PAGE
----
Category Archives: Trust Administration

Creditor’s Claims and Trust Administration

debtsDear Liza: I am the successor trustee of my parents trust.  The have both passed and I was told before I disburse the assets I need to advertise a Notice to Creditors. How long and how many times do I need to advertise?  

Since I don’t know which state you live in, I can only provide you with a very general answer.  In most states, although not California, where I live and practice, if you are administering a trust, there’s no special creditor’s claim process that requires publication. Instead, creditors have a limited period of time in which to make a claim, and after that, it’s just too late. In California, again, that’s one year. In your state, it could be more, you’ll have to find out what the statute of limitations is after a death, you can try typing in “statute of limitations for claims against estate in _____” to your favorite web browser.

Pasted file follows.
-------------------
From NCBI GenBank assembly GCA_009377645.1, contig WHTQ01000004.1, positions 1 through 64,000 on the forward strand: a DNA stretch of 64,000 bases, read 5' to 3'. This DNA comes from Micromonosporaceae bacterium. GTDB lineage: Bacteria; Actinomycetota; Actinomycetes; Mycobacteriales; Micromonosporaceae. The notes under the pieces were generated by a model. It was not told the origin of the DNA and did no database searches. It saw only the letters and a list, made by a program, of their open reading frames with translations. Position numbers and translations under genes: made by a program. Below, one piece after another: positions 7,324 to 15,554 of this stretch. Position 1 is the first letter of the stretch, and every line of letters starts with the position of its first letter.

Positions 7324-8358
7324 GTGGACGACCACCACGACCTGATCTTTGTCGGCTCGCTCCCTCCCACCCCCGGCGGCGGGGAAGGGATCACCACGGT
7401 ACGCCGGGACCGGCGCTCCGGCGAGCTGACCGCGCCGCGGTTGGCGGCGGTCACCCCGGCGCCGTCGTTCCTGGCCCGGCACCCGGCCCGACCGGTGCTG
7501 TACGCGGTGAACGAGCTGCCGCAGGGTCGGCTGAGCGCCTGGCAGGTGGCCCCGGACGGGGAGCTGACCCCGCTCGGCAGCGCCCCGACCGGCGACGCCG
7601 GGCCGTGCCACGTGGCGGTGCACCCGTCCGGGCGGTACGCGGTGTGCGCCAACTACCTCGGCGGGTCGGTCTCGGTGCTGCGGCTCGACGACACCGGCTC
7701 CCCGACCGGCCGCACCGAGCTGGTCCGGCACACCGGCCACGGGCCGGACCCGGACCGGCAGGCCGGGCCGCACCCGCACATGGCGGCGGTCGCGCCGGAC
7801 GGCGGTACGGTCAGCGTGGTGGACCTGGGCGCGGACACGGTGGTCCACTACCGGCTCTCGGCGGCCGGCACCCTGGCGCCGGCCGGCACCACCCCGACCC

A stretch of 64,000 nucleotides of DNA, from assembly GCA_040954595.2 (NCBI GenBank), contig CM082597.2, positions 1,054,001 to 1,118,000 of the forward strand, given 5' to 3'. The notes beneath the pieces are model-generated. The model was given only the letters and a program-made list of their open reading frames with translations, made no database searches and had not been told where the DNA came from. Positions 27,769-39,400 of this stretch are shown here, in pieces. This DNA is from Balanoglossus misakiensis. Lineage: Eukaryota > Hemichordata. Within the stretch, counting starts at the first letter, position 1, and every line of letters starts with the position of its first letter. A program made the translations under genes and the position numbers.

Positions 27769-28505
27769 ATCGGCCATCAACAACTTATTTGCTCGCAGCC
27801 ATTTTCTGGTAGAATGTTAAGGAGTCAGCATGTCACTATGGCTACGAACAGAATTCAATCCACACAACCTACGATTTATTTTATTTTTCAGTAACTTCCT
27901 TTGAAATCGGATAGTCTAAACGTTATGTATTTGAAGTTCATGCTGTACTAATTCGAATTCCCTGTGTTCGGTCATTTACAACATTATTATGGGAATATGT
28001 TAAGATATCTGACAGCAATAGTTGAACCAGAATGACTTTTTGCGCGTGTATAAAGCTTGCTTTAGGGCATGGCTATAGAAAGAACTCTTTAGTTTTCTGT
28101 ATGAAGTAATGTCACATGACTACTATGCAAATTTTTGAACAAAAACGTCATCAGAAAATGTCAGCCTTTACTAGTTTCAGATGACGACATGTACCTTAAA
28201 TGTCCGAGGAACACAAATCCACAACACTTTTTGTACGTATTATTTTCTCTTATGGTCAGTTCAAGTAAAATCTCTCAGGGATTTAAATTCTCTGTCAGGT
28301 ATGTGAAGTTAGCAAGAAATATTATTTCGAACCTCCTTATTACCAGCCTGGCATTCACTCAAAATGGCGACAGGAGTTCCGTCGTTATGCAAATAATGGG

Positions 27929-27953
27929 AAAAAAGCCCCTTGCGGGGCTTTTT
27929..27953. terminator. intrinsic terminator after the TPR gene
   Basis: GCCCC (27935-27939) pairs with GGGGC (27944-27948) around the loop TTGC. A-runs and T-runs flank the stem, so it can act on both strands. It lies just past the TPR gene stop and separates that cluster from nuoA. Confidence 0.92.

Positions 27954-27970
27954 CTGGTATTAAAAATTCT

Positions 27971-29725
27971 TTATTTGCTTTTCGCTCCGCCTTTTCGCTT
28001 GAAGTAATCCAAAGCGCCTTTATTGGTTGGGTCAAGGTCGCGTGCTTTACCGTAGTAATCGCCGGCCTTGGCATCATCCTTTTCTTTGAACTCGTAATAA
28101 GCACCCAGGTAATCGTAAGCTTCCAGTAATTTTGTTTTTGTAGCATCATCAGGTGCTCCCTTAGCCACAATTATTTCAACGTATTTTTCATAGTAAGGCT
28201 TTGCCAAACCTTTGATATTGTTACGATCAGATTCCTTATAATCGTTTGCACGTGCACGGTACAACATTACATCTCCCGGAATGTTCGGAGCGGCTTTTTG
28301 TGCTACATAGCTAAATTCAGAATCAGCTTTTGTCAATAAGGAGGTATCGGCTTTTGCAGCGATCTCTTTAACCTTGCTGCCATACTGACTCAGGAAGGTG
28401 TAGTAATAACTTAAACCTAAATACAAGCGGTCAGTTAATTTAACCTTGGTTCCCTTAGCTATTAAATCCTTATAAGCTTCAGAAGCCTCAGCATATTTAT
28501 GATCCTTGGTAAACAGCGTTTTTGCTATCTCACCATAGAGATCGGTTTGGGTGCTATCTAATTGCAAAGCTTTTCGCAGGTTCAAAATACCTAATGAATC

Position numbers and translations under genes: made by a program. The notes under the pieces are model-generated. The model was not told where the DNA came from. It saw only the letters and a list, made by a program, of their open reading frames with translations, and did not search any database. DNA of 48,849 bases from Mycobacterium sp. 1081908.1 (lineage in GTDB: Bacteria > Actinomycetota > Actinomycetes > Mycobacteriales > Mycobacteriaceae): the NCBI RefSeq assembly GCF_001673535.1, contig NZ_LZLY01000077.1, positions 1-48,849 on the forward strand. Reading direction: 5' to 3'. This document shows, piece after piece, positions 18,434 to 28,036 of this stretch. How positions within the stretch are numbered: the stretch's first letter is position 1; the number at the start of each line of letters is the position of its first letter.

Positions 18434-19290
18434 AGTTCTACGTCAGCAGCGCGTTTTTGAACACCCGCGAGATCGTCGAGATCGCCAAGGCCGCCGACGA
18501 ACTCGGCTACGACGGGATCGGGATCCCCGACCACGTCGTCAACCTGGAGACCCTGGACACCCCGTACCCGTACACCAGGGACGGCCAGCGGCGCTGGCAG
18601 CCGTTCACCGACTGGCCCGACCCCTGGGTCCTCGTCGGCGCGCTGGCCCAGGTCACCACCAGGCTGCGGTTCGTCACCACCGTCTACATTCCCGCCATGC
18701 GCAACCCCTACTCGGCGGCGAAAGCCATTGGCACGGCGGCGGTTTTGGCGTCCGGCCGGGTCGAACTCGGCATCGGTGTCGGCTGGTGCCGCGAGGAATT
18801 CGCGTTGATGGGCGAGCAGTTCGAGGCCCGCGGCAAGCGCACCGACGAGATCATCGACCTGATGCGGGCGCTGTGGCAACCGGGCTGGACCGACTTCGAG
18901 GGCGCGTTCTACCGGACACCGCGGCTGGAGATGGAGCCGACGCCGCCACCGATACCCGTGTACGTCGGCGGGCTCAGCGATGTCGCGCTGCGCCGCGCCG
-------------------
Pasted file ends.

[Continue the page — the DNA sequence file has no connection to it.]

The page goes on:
If there is a creditor’s claim process, that’s a way to accelerate the discovery and payment of creditors. Usually, that does involve publication that a person has died, and then there’s a specific number of days in which any creditors can make a claim against the trust’s assets (and this is less than the time allowed by that state’s statute of limitations). Once that claim is made, the Trustee has a certain number of days to either pay, or deny that claim. If a creditor fails to make a claim within the required time period, they are then barred, forever after, from making a claim.  This is similar to how creditor’s claims are handled in probate — a notice is given, a time limit runs, there’s a process for paying or contesting a claim, and then a creditor is barred. This is all an attempt to have some finality after a death, so beneficiaries can inherit without the fear of lurking liabilities out there.